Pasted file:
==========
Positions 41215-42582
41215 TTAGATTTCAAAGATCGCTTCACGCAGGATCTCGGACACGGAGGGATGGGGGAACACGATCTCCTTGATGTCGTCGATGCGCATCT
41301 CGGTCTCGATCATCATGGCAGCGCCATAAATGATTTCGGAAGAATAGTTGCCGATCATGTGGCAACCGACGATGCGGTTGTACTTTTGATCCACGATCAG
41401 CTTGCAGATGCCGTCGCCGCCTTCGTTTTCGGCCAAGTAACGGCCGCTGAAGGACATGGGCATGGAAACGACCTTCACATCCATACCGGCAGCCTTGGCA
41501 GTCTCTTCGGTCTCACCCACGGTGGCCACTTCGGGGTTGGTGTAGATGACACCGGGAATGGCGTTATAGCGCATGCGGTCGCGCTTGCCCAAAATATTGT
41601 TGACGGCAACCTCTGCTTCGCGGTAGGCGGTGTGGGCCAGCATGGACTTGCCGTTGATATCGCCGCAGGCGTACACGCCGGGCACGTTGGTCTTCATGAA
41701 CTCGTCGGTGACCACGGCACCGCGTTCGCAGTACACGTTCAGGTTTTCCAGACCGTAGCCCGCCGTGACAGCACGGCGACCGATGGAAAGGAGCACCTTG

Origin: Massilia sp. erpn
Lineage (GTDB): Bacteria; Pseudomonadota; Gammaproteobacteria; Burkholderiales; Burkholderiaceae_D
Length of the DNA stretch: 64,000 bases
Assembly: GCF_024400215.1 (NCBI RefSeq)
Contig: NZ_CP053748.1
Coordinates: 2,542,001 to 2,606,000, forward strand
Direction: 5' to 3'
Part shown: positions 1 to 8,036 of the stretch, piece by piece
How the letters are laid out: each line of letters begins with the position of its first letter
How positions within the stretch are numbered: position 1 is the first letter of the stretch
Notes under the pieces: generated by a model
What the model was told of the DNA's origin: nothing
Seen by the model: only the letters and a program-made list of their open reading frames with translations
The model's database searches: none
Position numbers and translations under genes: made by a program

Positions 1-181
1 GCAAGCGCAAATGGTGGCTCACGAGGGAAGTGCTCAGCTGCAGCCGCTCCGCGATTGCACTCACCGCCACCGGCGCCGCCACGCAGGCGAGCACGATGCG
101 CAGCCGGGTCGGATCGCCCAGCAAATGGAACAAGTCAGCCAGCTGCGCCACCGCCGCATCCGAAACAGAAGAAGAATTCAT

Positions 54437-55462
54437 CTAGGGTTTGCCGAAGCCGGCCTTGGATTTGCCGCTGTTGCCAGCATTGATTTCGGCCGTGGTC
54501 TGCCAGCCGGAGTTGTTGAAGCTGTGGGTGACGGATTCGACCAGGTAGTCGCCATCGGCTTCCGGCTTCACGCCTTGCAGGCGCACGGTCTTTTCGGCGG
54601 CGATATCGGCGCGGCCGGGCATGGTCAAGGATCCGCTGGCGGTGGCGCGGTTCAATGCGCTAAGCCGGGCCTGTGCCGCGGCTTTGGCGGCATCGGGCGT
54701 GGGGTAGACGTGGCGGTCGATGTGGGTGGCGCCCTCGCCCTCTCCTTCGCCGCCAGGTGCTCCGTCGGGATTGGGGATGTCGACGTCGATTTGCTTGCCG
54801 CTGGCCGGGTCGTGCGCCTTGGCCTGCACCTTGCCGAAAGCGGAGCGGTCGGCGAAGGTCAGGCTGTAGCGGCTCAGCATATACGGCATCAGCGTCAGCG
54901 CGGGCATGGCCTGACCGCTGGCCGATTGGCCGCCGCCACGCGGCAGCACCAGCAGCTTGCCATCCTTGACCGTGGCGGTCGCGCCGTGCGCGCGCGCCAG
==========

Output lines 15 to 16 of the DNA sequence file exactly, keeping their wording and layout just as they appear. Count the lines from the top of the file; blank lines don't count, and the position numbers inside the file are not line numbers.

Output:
Part shown: positions 1 to 8,036 of the stretch, piece by piece
How the letters are laid out: each line of letters begins with the position of its first letter